Scientists at Tufts University report that parasitic worms—cestodes, nematodes, and trematodes—are routinely found in the intestines of people in less-developed

The worms kids don’t need
Our society seems to have acquired an aversion to “dirt” so extreme that it may be promoting an epidemic of immune-system disorders.

That said, some environmental parasites are to be avoided. School-age children are particularly at risk for parasitic roundworms.

In the United States, pinworm is the most common of all roundworm infections in school-age children. It is spread mainly by child-to-child contact—not through soil or dirt—and is found most often in family groups, daycare centers, schools, and camps.

We found this comment on the Web site of the National Institute of Allergy and Infectious Disease:

“Folklore is filled with fantastic descriptions of symptoms and abnormal behavior attributed to pinworm infection. In fact, many people have no symptoms at all. Of those who do, the symptoms are usually mild and barely noticeable.”

For more information, see the Parasitic Roundworm Diseases page at the National Institute of Allergy and Infectious Diseases (NIAID).

Also called helminths, these worms suppress strong immune responses to ingested substances (including helminths themselves), and their absence from Western populations may account for the high rates of inflammatory bowel disease (IBD) in the First World, and low rates of IBD in the Third World (Weinstock JV and Elliott DE 2009).

Studies underway in the United States and various countries are testing “worm therapies” against immunological diseases such as inflammatory bowel disease (Ruyssers NE et al. 2008).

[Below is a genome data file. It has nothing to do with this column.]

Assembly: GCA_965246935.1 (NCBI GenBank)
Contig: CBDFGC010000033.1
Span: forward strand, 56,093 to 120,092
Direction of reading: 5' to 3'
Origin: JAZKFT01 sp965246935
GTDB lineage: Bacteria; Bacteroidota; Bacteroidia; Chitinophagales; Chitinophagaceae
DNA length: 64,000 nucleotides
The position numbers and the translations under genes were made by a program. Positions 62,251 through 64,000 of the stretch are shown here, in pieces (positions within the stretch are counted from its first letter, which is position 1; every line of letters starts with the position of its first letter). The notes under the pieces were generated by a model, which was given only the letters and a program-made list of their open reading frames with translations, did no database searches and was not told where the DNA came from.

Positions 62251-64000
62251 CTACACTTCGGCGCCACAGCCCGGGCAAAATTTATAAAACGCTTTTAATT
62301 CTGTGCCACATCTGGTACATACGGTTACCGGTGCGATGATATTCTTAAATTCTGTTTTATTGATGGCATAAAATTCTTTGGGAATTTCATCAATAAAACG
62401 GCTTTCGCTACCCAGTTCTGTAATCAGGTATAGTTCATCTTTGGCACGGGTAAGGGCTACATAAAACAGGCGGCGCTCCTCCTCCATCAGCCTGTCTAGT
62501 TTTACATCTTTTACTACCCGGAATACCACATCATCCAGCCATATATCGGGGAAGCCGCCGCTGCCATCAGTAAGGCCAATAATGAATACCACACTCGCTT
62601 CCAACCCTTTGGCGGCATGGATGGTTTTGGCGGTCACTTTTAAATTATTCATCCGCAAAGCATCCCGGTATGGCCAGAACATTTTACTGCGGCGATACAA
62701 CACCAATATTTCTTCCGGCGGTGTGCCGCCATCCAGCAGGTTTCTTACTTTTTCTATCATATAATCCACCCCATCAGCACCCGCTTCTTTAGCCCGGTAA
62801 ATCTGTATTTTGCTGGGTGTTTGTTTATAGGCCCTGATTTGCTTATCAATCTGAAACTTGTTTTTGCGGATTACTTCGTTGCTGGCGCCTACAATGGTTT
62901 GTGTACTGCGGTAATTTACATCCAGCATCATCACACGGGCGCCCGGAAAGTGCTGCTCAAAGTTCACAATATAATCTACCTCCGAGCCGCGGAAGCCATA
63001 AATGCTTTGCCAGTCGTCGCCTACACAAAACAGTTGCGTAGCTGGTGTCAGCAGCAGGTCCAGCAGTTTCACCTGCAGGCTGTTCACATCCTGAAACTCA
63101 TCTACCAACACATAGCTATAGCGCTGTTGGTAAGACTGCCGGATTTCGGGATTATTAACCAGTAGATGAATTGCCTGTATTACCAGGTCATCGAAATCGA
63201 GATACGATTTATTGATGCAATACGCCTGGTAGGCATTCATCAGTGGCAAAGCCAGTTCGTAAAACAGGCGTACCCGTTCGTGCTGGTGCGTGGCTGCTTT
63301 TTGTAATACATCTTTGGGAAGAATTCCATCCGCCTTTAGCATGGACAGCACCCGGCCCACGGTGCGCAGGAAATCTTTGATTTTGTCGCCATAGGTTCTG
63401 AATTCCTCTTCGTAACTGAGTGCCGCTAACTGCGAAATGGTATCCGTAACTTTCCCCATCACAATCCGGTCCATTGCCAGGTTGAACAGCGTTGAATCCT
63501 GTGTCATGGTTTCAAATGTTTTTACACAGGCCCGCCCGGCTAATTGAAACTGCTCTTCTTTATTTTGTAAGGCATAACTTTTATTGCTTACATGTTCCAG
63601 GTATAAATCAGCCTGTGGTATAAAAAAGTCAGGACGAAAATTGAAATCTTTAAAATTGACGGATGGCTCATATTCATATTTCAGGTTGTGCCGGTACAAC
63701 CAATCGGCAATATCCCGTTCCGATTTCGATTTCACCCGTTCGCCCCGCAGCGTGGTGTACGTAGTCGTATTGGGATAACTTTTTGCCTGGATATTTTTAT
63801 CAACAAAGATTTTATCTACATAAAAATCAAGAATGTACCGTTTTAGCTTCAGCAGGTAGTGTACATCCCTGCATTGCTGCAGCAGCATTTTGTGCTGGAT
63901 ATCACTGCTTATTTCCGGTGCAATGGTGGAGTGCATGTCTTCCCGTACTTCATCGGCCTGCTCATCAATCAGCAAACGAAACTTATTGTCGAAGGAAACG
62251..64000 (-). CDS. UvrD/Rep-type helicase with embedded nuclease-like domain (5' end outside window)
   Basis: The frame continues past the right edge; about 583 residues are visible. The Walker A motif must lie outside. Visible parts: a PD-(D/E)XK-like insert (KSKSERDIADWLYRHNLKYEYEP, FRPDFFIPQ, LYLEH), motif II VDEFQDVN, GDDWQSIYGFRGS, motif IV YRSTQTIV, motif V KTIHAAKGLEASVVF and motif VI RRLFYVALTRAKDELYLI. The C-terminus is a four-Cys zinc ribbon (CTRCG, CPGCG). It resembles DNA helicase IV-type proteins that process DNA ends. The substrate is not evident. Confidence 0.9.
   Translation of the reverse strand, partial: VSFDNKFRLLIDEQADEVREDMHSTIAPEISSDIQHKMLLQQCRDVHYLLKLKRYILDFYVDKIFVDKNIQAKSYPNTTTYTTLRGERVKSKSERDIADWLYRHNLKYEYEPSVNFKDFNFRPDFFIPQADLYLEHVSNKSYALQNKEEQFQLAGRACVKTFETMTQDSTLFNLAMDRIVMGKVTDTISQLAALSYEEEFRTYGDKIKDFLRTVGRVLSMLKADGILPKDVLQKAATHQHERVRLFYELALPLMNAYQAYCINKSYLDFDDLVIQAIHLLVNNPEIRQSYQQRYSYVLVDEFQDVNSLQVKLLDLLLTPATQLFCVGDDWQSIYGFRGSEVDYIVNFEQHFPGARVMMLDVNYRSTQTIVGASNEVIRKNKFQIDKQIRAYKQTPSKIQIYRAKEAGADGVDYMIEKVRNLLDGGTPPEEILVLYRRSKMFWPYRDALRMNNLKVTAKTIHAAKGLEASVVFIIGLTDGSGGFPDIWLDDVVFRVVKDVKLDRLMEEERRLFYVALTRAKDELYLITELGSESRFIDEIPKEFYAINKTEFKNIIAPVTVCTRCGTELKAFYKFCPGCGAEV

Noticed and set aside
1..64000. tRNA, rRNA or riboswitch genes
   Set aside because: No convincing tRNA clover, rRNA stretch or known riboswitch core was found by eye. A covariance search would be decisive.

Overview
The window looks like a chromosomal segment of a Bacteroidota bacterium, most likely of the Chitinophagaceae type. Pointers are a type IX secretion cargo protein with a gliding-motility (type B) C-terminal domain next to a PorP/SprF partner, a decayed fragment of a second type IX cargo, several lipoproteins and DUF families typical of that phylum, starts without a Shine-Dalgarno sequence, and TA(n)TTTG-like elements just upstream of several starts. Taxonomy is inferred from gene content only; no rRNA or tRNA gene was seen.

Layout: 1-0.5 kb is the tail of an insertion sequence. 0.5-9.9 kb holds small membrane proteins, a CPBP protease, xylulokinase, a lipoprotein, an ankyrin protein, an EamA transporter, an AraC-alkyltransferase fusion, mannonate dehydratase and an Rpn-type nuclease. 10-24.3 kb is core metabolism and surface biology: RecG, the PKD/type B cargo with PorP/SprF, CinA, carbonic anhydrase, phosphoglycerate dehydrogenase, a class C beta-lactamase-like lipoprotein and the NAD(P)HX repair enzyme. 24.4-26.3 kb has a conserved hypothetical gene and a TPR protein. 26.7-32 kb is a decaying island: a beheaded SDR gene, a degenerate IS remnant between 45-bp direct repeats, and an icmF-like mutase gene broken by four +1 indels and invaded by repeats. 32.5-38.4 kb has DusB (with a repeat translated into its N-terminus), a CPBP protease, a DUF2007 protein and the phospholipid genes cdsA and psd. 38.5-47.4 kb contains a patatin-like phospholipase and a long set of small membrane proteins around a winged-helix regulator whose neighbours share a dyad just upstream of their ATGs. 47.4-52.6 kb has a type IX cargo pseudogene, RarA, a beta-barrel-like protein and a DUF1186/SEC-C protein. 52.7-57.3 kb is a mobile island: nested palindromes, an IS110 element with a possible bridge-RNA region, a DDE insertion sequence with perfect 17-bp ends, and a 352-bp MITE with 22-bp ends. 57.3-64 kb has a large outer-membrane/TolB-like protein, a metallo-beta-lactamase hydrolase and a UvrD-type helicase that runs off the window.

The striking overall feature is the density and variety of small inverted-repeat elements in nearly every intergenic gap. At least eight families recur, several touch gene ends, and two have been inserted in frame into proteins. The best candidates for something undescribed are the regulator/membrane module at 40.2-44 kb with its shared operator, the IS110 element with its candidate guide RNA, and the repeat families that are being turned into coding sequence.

Of course, this is not an argument for eating undercooked meats full of parasitic worms, or for living amidst human filth.

Instead, it is an argument for increased exposure to the natural environment, which allows the bodies of infants and toddlers to sort minor irritants from truly dangerous things, and not overreact to the former so strongly that the response itself becomes a debilitating disease.

And of course, tiny invaders aren’t the only aids to optimal child health: search our newsletter archive.


Sources
  • Debarry J, Garn H, Hanuszkiewicz A, Dickgreber N, Blümer N, von Mutius E, Bufe A, Gatermann S, Renz H, Holst O, Heine H. Acinetobacter lwoffii and Lactococcus lactis strains isolated from farm cowsheds possess strong allergy-protective properties. J Allergy Clin Immunol. 2007 Jun;119(6):1514-21. Epub 2007 May 3.
  • Ege MJ, Frei R, Bieli C, Schram-Bijkerk D, Waser M, Benz MR, Weiss G, Nyberg F, van Hage M, Pershagen G, Brunekreef B, Riedler J, Lauener R, Braun-Fahrländer C, von Mutius E; PARSIFAL Study team. Not all farming environments protect against the development of asthma and wheeze in children. J Allergy Clin Immunol. 2007 May;119(5):1140-7. Epub 2007 Mar 8.
  • Hersoug LG. A reformulation of the hygiene hypothesis: maternal infectious diseases confer protection against asthma in the infant. Med Hypotheses. 2006;67(4):717-20. Epub 2006 May 22.
  • Romagnani S. The increased prevalence of allergy and the hygiene hypothesis: missing immune deviation, reduced immune suppression, or both? Immunology. 2004 Jul;112(3):352-63. Review.
  • Ruyssers NE, De Winter BY, De Man JG, Loukas A, Herman AG, Pelckmans PA, Moreels TG. Worms and the treatment of inflammatory bowel disease: are molecules the answer? Clin Dev Immunol. 2008;2008:567314. Review.
  • Weinstock JV, Elliott DE. Helminths and the IBD hygiene hypothesis. Inflamm Bowel Dis. 2009 Jan;15(1):128-33.